Editorial: 'Wait-and-see approach won't protect us from brexit peril'
When efforts to forge a key to break a deadlock seem futile, the temptation to make a bolt for it - if you will pardon the pun - can be irresistible.
A distraction like changing the lock may look like the answer, were it not for the fact the old one would still be in place. So the locked-in syndrome can only persist. Elections in themselves will not make problems go away.
But Brexit is about nothing if not butting one's head against logic. So there was hardly surprise at reports British Prime Minister Boris Johnson appears intent on going to the country.
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Nor is it a coincidence Taoiseach Leo Varadkar has also ordered his party to assume battle stations anticipating an early poll here.
Commenting on the whirl of events, Mr Varadkar said it was "a very volatile and dynamic situation".
We will have to wait and see how it pans out, he added. But standing and waiting in the path of a whirlwind, hoping for the best, is no protection in a gathering storm.
Opposition MPs and Tory rebels are scrambling to introduce a law to prevent no deal.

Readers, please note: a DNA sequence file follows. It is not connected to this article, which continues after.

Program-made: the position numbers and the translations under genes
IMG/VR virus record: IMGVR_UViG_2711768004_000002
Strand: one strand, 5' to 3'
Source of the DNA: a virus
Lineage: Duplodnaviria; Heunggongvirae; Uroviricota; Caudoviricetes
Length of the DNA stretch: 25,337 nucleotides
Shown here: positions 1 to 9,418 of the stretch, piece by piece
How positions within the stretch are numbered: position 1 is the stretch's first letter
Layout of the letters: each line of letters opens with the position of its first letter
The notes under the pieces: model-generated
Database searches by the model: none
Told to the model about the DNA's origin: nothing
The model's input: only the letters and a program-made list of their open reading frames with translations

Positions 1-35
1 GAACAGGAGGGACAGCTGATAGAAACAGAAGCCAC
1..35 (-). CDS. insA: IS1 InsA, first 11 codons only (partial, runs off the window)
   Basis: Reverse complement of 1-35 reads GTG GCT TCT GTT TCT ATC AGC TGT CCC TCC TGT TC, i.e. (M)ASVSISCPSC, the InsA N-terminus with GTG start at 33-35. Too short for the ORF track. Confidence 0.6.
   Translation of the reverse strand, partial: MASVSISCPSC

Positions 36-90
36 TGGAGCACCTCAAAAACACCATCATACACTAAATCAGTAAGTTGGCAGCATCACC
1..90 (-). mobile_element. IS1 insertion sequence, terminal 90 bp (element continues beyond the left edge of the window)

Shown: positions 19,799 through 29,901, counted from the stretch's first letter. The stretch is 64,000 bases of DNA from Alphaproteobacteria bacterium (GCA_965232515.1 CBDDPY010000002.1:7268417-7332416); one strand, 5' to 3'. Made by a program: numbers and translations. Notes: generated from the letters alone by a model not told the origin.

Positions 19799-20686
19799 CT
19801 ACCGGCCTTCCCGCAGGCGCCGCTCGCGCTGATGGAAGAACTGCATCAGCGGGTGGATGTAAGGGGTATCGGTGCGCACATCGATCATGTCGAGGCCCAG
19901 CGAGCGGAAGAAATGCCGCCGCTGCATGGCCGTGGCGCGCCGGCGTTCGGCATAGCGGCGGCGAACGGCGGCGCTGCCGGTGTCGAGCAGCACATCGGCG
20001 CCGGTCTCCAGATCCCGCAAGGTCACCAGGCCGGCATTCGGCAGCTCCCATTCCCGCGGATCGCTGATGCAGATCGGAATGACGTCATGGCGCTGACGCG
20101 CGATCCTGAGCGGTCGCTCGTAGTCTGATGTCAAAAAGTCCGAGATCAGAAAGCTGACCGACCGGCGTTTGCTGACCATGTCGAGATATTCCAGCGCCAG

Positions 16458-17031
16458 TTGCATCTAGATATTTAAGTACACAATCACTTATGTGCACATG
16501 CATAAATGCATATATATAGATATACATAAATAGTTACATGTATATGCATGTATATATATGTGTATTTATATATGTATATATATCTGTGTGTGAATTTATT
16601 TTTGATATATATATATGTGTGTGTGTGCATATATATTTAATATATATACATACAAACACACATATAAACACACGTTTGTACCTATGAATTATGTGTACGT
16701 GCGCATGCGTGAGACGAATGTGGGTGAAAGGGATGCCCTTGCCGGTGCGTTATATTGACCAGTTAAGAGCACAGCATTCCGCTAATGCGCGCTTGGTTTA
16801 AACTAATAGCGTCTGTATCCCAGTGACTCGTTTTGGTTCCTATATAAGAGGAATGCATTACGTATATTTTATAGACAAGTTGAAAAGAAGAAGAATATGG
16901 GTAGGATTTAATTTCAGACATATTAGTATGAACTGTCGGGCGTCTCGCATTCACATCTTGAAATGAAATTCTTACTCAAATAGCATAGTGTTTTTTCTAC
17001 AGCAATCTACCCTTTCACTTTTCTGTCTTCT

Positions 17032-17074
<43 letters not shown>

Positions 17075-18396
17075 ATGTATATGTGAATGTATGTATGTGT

And should they succeed, Mr Johnson would likely pounce on it as a pretext for a snap poll.
An election before October 31 could afford another tilt at Brussels if armed with a majority.
An immediate election in the UK would likely splinter the opposition unless all unite.
Yes, a win would find him unshackled and free to slam the door on the EU, once and for all.
Cascading events seem to conspire to guarantee the chances of a deal are greatly diminished.
In Brussels, there is little sympathy or patience with machinations in London.
Last week's thunderbolt, proroguing parliament, had already confirmed to many in Europe their belief that Mr Johnson's view was entirely myopic.
Appeals for elaboration on how the UK might address core issues on the backstop, or protecting the integrity of the EU border, are still ignored.
Mr Johnson is asking the people of these islands to put their faith in untried "solutions".
A poll will not change matters unless there are new proposals. But in the world of denial, everything can be passed off as normal. Even shutting down parliament, preventing politicians from teasing out the most important decision the UK has taken in four decades, can be dismissed as perfectly routine. Except that it isn't. People were told getting a deal would be the easiest thing in the world. It wasn't. Those who said getting the UK out of the EU would be like removing an octopus from a string-bag, were indeed correct.
Yesterday, Mr Varadkar said a significant financial package will be needed for companies in the event of no deal. Fianna Fáil has called for more honesty on no-deal planning.
The Taoiseach is hoping to meet Mr Johnson next week, incredibly a date has yet to be set. It is surely time to stop pussy-footing about and to start calling a spade "a bloody shovel".
Reality has a harsh way of punishing persistent indulgence of political fantasies.